Fetal microchimerism

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Fetal cells in maternal blood before and after pregnancy.

LogoKeyPointsBox.pngFetal microchimerism has been shown for up to 27 years postpartum[1]

A degree of this is normal and animal models suggest it occurs in all pregnancies. It may explain certain differences epidemiologically between females who have been pregnant and those who have not. The number of conditions associated with it are limited and a large number of autoimmune diseases have been examined for such an association. Some conditions that may be associated are:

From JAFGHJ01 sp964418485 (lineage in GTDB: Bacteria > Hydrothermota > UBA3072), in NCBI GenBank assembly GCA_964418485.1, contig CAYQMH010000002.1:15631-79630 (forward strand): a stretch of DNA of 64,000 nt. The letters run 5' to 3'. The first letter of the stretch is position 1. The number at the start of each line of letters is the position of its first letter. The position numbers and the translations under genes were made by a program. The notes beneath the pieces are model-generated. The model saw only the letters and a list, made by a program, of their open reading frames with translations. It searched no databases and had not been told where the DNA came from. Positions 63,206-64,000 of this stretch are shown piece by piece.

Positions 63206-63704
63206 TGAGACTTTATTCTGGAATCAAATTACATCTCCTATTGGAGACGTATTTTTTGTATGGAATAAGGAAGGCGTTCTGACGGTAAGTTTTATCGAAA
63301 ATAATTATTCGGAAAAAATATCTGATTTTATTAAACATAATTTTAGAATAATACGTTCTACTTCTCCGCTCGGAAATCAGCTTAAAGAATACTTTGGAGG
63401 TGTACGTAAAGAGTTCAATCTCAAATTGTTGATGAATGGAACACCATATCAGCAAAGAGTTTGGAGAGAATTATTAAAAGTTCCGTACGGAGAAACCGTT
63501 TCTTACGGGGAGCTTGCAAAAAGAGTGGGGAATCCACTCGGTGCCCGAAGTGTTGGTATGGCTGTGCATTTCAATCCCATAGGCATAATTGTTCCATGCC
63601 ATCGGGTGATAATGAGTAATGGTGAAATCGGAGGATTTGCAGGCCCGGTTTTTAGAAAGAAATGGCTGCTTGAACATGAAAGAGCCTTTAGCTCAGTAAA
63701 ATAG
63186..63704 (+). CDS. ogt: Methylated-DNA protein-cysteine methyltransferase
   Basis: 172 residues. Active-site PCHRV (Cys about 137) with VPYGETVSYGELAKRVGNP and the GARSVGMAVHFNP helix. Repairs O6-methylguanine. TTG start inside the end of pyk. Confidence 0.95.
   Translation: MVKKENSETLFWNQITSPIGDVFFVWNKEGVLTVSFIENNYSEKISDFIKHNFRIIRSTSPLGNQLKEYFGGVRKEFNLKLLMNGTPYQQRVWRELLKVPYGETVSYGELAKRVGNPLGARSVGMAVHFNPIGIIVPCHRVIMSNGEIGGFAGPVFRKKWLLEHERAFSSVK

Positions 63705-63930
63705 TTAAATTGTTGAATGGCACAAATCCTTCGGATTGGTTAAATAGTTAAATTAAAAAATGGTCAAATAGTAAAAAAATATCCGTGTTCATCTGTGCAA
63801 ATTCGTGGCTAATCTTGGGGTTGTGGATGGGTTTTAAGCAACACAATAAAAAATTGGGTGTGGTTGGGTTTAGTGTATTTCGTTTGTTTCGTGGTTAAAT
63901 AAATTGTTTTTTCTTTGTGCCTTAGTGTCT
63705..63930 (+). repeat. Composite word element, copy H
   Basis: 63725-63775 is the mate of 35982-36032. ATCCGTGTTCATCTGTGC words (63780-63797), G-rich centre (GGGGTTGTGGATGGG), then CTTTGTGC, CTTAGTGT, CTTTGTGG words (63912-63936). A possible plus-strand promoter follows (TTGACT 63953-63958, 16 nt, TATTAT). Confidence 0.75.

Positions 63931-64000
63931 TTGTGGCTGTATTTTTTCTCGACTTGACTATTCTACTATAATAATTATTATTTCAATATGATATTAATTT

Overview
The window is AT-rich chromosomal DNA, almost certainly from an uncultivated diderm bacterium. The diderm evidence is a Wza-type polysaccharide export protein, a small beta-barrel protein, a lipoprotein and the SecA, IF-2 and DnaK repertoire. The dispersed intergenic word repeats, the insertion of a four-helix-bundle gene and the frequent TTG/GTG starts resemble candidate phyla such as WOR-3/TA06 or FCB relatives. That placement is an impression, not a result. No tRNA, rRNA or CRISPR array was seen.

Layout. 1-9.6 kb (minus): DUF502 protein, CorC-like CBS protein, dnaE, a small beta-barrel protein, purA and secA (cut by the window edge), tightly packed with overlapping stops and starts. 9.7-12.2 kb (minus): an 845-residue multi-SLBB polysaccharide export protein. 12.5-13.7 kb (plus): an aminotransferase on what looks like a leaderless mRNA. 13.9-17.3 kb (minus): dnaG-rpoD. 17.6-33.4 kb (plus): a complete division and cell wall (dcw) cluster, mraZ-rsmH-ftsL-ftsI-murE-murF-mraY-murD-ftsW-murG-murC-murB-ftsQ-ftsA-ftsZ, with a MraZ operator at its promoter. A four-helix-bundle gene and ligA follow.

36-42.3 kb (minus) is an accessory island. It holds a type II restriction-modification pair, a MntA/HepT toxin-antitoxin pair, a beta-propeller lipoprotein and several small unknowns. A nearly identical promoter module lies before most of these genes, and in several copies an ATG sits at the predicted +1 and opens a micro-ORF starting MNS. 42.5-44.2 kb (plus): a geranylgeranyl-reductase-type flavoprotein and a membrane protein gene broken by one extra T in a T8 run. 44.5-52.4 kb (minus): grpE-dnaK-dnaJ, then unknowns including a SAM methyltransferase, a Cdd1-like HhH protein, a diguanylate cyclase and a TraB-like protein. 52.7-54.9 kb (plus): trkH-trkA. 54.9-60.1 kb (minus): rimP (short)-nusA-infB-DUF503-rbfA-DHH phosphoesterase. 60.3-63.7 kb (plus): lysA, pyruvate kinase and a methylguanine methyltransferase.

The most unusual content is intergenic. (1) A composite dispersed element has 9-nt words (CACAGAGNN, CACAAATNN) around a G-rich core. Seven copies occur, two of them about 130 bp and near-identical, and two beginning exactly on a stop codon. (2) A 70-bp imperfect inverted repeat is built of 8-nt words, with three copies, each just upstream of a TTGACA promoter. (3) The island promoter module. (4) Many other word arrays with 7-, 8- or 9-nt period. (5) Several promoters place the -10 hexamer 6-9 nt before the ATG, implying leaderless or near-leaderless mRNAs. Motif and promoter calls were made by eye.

Info bulb.pngMale microchimerism is found in up to 10% of females who have never been pregnant[2] suggesting non fetal origins possible such as
  • unrecognized spontaneous abortion
  • vanished male twin
  • older brother transferred by the maternal circulation
  • sexual intercourse

It will need to be studied in virgins to see if the last two are possible in man

References

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